In October, Stuart's dissatisfaction with Jones reached a boil and he court-martialed Jones for insulting him. Although Grumble was found guilty, Robert E. Lee intervened, and he was transferred to the Trans-Allegheny Department in West Virginia. Jones recruited a brigade of cavalry there and campaigned in eastern Tennessee with Lt. Gen. James Longstreet's forces during the winter and spring of 1864. In May, Jones assumed command of the Confederate forces in the Shenandoah Valley who were defending against the halting advance of Maj. Gen. David Hunter towards Lynchburg, Virginia, in the Valley Campaigns of 1864. In the Battle of Piedmont on June 5, 1864, Jones was shot in the head and killed while leading a charge against a superior attacking force.

Grumble Jones is buried in the Old Glade Spring Presbyterian Church graveyard, Glade Spring, Virginia. His fellow cavalry general, Brig. Gen. Imboden, wrote that Jones :

... was an old army officer, brave as a lion and had seen much service, and was known as a hard fighter. He was a man, however, of high temper, morose and fretful. He held the fighting qualities of the enemy in great contempt, and never would admit the possibility of defeat where the odds against him were not much over two to one.

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The disagreeable Jones often clashed with Stuart.
"In October, Stuart's dissatisfaction with Jones reached a boil and he court-martialed Jones for insulting him. Although Grumble was found guilty, Robert E. Lee intervened, and he was transferred to the Trans-Allegheny Department in West Virginia. Jones recruited a brigade of cavalry there and campaigned in eastern Tennessee with Lt. Gen. James Longstreet's forces during the winter and spring of 1864. In May, Jones assumed command of the Confederate forces in the Shenandoah Valley who were defending against the halting advance of Maj. Gen. David Hunter towards Lynchburg, Virginia, in the Valley Campaigns of 1864. In the Battle of Piedmont on June 5, 1864, Jones was shot in the head and killed while leading a charge against a superior attacking force."

Great post ! I had relatives in Vaughn's brigade at Piedmont. One was captured and paroled for his second and final time. Seems I recall reading somewhere that Grumble had referred to Stuart as "old farts and feathers" LOL !!!! Lee knew he'd better separate them.
 
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littledoug

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I believe that in the early part of the festivities one of the volunteers that Jones, the old army guy, had charge of training and commanding was a young lawyer named John Singleton Mosby, later to achieve fame/infamy as the Gray Ghost. I think he also had some troubles with Stuart and better relations with Lee.
 
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James N.

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I had a great deal of trouble locating Piedmont, both the village itself and the battle site. Despite it's being indicated on the Virginia Civil War Trails map, little indicates exactly where anything occurred. (And I never found the Trails descriptive marker for it either - only the one above which was placed in the 1920's by the Virginia Historical Society under the direction of Douglas Southall Freeman.) The Virginia country and county roads are poorly marked as well; at least they were coming from the direction of nearby Port Republic. I never quite figured out exactly where the monument is corresponding to the maps above, but presume it's somewhere near the end of the line marked B. Jones and on Thoburn's side of the road.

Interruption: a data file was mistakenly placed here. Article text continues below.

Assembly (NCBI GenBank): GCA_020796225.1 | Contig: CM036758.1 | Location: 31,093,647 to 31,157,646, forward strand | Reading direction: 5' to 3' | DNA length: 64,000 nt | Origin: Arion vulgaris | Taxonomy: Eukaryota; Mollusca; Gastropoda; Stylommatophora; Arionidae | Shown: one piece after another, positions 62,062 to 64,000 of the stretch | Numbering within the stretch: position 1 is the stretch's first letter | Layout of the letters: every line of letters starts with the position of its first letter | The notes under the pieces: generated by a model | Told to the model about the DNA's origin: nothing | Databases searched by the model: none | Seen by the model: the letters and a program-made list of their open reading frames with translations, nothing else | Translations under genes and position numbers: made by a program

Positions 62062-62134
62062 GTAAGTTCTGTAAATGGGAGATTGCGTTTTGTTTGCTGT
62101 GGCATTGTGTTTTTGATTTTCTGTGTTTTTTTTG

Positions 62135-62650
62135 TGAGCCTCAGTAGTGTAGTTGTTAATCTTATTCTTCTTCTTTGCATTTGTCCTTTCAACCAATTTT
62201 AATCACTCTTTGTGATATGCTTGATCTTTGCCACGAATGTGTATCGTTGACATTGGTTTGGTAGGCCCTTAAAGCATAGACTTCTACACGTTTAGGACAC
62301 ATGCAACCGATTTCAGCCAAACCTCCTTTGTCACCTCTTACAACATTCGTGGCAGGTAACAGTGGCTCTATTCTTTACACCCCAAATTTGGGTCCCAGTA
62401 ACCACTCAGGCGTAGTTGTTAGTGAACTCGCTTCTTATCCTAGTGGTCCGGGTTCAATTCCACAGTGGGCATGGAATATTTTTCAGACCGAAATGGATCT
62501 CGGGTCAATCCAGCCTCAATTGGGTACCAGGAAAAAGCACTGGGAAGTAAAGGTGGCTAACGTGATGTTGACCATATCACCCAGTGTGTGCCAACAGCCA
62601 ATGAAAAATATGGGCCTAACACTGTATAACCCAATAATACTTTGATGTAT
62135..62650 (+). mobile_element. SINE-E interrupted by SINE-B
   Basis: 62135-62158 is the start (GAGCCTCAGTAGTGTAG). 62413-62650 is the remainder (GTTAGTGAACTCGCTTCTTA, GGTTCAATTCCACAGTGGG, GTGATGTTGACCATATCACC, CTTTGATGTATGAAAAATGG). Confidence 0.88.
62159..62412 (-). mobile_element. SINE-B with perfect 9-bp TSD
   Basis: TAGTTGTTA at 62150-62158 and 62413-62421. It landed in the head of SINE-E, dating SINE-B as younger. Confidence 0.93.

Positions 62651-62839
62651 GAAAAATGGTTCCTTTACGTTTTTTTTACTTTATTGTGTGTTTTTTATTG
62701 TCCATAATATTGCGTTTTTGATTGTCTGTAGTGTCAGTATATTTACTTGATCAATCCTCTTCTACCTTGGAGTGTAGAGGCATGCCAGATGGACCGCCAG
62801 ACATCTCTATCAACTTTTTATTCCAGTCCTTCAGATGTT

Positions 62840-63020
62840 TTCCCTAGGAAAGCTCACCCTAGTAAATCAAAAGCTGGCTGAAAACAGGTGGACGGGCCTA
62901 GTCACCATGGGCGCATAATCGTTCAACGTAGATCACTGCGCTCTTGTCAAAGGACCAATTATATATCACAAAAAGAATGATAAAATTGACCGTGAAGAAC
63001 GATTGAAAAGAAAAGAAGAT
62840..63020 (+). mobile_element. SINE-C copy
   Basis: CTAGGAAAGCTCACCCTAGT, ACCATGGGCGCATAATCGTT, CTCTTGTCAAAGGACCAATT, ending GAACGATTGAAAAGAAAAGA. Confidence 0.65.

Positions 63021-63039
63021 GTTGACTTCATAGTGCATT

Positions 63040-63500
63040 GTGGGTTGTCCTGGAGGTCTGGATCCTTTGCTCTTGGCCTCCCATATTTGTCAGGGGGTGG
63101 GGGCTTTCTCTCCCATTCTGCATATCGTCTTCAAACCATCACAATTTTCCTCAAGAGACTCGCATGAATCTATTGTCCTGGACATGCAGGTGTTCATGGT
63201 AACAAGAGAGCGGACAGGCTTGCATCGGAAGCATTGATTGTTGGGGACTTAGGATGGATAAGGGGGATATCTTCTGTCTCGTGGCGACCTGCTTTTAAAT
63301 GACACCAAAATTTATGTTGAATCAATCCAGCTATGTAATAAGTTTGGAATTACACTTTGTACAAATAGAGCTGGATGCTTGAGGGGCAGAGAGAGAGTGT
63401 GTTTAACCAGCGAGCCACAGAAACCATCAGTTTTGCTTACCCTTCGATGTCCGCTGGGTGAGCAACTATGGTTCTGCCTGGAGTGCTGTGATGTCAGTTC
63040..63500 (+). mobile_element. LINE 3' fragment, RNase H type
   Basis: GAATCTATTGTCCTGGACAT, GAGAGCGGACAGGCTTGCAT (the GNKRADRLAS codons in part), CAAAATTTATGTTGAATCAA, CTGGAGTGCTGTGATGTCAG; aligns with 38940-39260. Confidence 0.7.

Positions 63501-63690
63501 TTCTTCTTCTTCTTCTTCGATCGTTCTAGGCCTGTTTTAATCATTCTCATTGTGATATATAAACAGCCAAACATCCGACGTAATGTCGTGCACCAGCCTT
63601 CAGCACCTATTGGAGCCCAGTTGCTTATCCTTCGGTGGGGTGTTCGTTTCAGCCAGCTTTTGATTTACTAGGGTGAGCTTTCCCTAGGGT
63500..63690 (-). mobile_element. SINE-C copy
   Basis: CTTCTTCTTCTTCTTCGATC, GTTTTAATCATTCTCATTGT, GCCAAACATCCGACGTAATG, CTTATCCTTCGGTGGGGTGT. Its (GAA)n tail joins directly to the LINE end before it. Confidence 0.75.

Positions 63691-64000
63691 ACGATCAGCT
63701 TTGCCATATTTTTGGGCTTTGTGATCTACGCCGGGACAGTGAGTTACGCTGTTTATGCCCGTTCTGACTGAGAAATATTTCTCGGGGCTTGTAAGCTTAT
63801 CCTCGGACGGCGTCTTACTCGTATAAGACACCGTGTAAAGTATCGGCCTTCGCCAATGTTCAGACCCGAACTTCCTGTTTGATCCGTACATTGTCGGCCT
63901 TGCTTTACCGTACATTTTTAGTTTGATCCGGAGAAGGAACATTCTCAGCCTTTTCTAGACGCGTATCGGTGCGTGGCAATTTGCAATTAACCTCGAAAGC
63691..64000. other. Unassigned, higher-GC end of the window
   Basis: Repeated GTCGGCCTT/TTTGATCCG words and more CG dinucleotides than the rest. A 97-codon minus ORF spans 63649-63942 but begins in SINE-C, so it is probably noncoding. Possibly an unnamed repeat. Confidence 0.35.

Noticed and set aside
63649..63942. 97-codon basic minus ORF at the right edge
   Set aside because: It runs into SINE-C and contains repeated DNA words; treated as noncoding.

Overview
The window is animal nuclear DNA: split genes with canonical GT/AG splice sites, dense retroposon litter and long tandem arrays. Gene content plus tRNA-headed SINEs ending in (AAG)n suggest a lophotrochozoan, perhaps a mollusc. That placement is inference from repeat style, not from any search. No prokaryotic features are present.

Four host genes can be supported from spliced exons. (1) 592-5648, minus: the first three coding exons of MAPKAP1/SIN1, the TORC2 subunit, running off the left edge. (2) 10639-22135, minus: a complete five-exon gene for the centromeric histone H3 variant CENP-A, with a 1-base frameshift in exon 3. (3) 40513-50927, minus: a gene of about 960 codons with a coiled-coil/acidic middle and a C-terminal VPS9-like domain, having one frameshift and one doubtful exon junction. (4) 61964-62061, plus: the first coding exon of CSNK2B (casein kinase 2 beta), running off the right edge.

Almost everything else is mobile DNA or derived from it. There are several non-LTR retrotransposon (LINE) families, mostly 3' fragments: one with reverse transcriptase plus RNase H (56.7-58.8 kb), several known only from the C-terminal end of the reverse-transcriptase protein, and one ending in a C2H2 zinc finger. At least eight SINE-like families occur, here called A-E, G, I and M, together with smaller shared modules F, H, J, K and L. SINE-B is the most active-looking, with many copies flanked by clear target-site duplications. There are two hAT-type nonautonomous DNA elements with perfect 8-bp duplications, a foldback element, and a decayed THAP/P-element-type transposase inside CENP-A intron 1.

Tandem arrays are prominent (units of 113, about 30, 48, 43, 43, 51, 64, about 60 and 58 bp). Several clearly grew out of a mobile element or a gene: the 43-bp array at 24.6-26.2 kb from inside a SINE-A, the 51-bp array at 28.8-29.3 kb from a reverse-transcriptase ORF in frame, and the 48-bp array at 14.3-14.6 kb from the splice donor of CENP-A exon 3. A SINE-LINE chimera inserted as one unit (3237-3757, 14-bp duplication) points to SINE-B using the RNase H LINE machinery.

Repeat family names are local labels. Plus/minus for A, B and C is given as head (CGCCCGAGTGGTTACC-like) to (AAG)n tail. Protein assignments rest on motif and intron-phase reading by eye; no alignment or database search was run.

Previous to visiting, I'd read The Last Confederate General, a biography of Brig. Gen. John C. Vaughan, which had a very full description of Piedmont, since Vaughan was largely made the scapegoat for Confederate defeat. It was the author's thesis that despite how it looks on the CW Trust maps above, that Vaughn's force was made up of cavalry in name only. He was unable to charge and take Thoburn in the flank - the logical thing for him to have done - because few if any of his men had horses! Thoburn's column had previously attacked Vaughan's line, but redirected their angle of attack from the shelter of that ravine you can barely make out on the map, taking Jones in the flank instead.

Vaughan had been summoned to the Valley all the way from East Tennessee around Bristol, and many of his troopers had lost their mounts due to hard service. Supposedly his men were divided, those still mounted serving with Jones and the rest held in the rear under Vaughan. (John C. Imboden was also somewhere in this mix, possibly with or near Vaughan.) Although Grumble Jones seems to have been a fine cavalry or dragoon officer, he apparently paid too little attention to what was happening on his very refused right under Vaughan until it was too late.

Edit: Unfortunately, it appears that none of this battlefield has been preserved, though it's all open and rolling farmland looking doubtless much as it did during the battle.
 
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Buckeye Bill

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The Civil War Trails marker is located on the private property lot of the New Hope Community Center on CR 608. I stopped by this complex but a semi truck was blocking the marker. I attempted to locate the driver but he was nowhere to be found.

Crudball.....